Ronald Reagan picture

Remarks at a Republican Party Campaign Fundraiser in St. Louis, Missouri

September 14, 1988

Thank you all, and thank you, Governor Ashcroft. And a special thank you to Senator Kit Bond and Senator Jack Danforth; Congressman Jack Buechner; our new State chairman, Tom Fowler—congratulations, Tom—and our outgoing State chairman, Hillard Selka. And congratulations to you, Hillard, for having done such a great job. And let me also say that a friend of mine asked me to pass on a hello to his brother, "Bucky" Bush. [Laughter] But I'm pleased to be here today to speak for a great team, our Republican candidates running here in Missouri this year, including Governor John Ashcroft, Senator Jack Danforth, our Republican congressional delegation and—since as Vice President he's already President of the Senate—for President George Bush.

In the last 8 years, as our administration cut interest rates to half of what they were and inflation to a third, as we set America on the path of the longest peacetime expansion in our history, and as we negotiated the first real reduction in Soviet and U.S. nuclear missiles in world history—as we did all this, no one has been a better ally in the Senate than Kit Bond and Jack Danforth. And as we've worked to restore a respect for basics in American education—mastery of fundamental skills, respect for bedrock moral values, an emphasis on achievement-no Governor has done more to blaze the trail than Governor John Ashcroft. And as we've fought a liberal mentality that said there was safety in weakness, as we've worked to restore America's strength, no delegation on the House side has been more steadfast in supporting us than the Missouri Republicans. I only wish we had a few more of them. [Laughter]

Yes, we've come a long way; and yet, my friends, I must tell you that everything we've done these last 8 years, everything, could be lost faster than you can say the Pledge of Allegiance. [Laughter] Our opponents this year are the masked marvels of American politics. Their every word covers the extreme liberal face of their agenda. When they say "opportunity," they mean "subsidies." When they say "closing the deficit," they mean "raising taxes." When they talk about a "strong defense," they mean "cutting defense spending." Yes, and yet hard as they try to hide, the liberals give themselves away when they say that if they're elected, "the Reagan era will be over."

What do you suppose they mean? [Laughter] When we took office 8 years ago, America was in the worst economic crisis since the Great Depression. We turned that around. And since our expansion began, we've created more than 17 1/2 million new jobs, reduced unemployment to nearly the lowest it's been in 14 years, and presided over the greatest flowering of new businesses and new technology in the history of the world. And today a greater proportion of our potential work force-maybe you don't know the definition for that, "potential work force." That is everyone, male and female, from the age of 10 and up, in the United States. And a greater proportion of that work force is employed than ever before in the history of the United States of America. And you think about how many' people in the younger levels of that potential pool are still getting an education and so forth, and then stop to think that almost two-thirds of that whole pool is today employed here in the United States.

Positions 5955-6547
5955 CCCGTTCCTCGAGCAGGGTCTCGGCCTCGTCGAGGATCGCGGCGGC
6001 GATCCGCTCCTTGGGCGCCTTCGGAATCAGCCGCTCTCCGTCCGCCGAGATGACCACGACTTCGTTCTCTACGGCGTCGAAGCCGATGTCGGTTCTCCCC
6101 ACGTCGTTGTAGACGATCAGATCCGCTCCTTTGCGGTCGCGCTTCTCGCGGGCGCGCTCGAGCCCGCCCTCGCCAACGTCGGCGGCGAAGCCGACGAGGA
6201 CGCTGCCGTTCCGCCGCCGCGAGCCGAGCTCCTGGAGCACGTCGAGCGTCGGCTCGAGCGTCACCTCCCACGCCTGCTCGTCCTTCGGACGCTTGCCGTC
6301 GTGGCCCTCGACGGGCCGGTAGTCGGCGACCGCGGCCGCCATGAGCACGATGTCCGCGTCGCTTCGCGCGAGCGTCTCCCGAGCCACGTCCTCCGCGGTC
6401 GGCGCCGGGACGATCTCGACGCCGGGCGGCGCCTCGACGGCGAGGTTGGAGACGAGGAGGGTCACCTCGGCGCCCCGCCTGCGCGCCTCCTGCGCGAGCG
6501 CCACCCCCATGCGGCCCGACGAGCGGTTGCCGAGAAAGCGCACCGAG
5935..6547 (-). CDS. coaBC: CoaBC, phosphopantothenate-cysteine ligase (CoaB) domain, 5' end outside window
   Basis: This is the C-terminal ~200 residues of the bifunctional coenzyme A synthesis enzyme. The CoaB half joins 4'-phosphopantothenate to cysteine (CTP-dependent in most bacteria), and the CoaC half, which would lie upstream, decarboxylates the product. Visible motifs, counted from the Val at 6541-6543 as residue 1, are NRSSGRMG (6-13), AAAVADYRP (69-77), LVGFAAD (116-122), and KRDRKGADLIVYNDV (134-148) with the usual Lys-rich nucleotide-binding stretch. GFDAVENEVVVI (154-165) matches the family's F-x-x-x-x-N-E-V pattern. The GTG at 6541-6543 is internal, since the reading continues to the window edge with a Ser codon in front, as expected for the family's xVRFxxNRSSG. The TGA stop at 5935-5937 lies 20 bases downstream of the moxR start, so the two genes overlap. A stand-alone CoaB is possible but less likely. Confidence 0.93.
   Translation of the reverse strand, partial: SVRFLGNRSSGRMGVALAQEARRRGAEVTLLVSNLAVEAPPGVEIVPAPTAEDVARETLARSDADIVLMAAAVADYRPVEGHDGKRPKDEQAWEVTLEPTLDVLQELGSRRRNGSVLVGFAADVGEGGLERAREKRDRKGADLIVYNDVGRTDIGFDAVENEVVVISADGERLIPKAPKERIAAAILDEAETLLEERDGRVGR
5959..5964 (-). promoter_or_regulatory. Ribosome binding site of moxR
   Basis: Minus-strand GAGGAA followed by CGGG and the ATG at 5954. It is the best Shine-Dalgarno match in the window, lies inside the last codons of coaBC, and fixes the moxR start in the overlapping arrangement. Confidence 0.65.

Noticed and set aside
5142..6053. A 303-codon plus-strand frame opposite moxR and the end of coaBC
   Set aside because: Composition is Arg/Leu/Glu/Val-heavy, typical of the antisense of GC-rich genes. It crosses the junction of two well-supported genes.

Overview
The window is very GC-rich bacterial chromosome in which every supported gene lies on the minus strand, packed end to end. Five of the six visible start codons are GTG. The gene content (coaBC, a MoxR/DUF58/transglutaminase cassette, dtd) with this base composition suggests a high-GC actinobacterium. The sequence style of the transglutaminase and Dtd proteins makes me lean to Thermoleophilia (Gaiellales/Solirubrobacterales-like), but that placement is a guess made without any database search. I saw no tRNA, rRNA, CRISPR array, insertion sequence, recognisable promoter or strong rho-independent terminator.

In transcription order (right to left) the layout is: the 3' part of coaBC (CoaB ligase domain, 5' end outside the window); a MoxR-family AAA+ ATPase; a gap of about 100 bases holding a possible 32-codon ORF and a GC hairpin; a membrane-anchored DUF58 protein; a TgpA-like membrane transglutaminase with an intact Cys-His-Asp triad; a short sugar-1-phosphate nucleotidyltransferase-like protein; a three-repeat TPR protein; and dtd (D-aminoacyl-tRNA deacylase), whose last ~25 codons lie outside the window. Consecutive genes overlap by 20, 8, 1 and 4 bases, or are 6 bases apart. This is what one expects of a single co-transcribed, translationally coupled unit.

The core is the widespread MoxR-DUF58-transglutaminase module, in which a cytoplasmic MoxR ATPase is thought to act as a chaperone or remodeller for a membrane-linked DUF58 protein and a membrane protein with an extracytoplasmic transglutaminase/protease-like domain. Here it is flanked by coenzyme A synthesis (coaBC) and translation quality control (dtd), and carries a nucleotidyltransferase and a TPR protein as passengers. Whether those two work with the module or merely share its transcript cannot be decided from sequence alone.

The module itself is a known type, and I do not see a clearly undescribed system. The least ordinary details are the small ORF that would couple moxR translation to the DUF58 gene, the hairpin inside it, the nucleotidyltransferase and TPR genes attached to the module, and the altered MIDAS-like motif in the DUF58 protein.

And yet our opponents say it's time for this era to be over. When we talk about rising real family income, they reply that family income is no higher now than it was in 1968. Well, first, they're wrong about that. By our best measurement it's 18 percent higher today than it was 20 years ago. But still, it's a strange thing for them to bring up. After all, do they really want us to remind people that between 1977 and 1981—I don't know why I picked those years— [laughter] —the after-inflation income of the typical American family fell by almost 7 percent, or that since then it's risen by more than 10 percent?

They dismiss our accomplishments in education. And again, that's strange. Do they really want to remind Americans that when they last controlled the House, the Senate, and the White House, the SAT scores—those scores for proving qualification to get into college—fell steadily, or that since our back-to-basics campaign got rolling around the country, those SAT scores, as they're called, have begun to rise again? And let me add, we won't be satisfied until they're back where they were at their peak and still going up.

They deride our war on drugs—stranger still. You wouldn't think they'd want us to remember that during the last liberal administration the Justice Department started to lose interest in narcotics cases. Each year it brought fewer cases, and convictions were down by one-third in their last year in office. Well, since we took charge, Federal narcotics convictions have more than doubled. And while the number of drug users soared during the last administration, it's dropping now. And earlier this year we got the best news of all: High school students are saying no to drugs, including cocaine, as never before. But as a certain lovely lady keeps reminding me, as long as even one American uses illegal drugs, that number will still be too high.

Incidentally, maybe I can tell you a little story that you might not know. That whole movement of Just Say No to Drugs—that started when Nancy was speaking to a group of schoolchildren out in Oakland, California, and a little girl stood up and said: "Well, what do we do? What do we say when someone offers us drugs?" Well, Nancy said, "Just say no." And today there are over 12,000 Just Say No clubs in the schools across the Nation.

Our opponents talk about the courts. But do they really want to remind the Nation of the kind of judges they have appointed in the past—or that we have worked to place on the bench judges and justices who are not just concerned about the rights of criminals but also about those of the victims of crime?

And our opponents talk about competitiveness. Do they want to remind people that when they were last in office, manufacturing productivity increases slowed to a crawl—or that since we came to office, productivity is up sharply, by over 30 percent, and that America is exporting more than almost any time in history?